Ariciel raised her head, and twitched her ears forward. In the distance, she could hear a mechanical sound. She sniffed the air, whiskers vibrating. The faint scent of burning oil was drifting towards her on the wind. That could be a Gnome’s mechanostrider. She changed course to intercept. As she rounded a small hill, the thing came into view, with a familiar figure riding it. Pink pigtails were flapping in the wind of her speed, and a determined look was on her small face. Ariciel changed back to her Elf form, and called out.

“Oi! Short stuff! Are you lost?”

Trixie slammed on the brakes, and the mechanostrider screeched to a halt, just a few yards in front of the tall Night-elf. Trixie closed her eyes briefly. Of all the Caer Bannog people she could hope to meet, didn’t it just have to be Tall Bimbo? Still, the woman was a Druid. She might be just the one she needed.

“Hey you! Can you get rid of poisons?”

Ariciel nodded. She’d learnt several anti-poison spells from Bearwalker. “Who’s poisoned?”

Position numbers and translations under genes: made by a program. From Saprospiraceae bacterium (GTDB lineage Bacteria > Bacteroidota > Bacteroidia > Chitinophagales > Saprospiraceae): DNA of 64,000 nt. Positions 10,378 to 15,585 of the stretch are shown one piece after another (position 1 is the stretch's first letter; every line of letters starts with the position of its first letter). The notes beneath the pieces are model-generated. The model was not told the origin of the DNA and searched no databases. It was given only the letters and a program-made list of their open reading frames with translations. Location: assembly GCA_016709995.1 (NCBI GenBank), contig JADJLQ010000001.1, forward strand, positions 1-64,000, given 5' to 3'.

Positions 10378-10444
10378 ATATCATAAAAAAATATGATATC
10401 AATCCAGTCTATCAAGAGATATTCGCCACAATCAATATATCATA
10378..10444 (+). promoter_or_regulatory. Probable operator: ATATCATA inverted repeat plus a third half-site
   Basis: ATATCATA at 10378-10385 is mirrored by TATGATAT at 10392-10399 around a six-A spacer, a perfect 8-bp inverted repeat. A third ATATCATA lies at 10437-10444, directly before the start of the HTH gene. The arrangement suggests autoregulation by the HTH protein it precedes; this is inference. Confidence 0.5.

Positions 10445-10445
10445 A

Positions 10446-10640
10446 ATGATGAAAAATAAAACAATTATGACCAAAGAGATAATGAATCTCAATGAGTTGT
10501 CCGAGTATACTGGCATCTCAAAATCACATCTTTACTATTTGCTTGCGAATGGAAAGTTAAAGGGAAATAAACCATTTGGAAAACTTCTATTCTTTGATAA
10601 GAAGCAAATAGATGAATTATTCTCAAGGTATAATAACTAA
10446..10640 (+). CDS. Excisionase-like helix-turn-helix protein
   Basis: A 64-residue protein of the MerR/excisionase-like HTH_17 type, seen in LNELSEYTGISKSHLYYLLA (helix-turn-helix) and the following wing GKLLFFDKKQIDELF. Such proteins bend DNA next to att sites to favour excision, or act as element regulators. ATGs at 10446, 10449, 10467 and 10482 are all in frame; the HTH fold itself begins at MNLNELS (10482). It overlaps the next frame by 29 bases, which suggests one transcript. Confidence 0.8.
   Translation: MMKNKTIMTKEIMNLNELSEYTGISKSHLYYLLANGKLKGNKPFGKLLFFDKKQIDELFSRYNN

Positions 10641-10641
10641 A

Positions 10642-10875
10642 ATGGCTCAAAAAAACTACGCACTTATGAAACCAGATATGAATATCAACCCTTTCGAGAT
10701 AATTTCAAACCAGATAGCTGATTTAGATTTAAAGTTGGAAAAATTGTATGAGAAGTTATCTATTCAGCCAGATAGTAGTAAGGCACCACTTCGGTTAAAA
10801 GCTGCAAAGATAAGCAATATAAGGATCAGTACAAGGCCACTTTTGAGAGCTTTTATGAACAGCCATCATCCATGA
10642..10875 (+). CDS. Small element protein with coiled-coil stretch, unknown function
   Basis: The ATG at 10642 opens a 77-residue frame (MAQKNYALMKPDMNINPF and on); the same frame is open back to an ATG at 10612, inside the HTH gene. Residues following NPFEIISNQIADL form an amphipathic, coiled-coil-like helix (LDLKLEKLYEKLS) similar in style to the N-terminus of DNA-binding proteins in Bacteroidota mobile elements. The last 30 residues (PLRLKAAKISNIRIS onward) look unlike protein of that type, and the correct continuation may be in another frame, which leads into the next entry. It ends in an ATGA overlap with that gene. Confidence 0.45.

“My mum. We were fighting off Orcs, and then she got bit by a spider. We bandaged the wound, but we don’t have antivenom. Dad sent me to get help. Quick!”

Ariciel grabbed the reins of her cat mount, and spoke the syllables that summoned it. Trixie turned round and zoomed off. A few seconds later, she looked over her shoulder. Ariciel had already fallen behind. Trixie hung to the left, and turned her Strider round.

“Hurry up!”

Ariciel scowled. “Going as fast as I can! We’re not all riding metal things, you know?”

“Oh for the Light’s sake, learn to ride and get a swift mount, will ya?”

“Want me to turn round and go do that? I’m going as fast as I can!”

“Damn you! My mum is dying! Get moving!”

Ariciel looked at Trixie’s face, and swallowed her next remark. Trixie’s face looked frightened. Ariciel took a breath. She’d never seen Trixie as anything other than a small, annoying pack of pure agression. She bent over the neck of her cat, and spurred it on.

“I’ll do what I can. I promise. Show me the way.”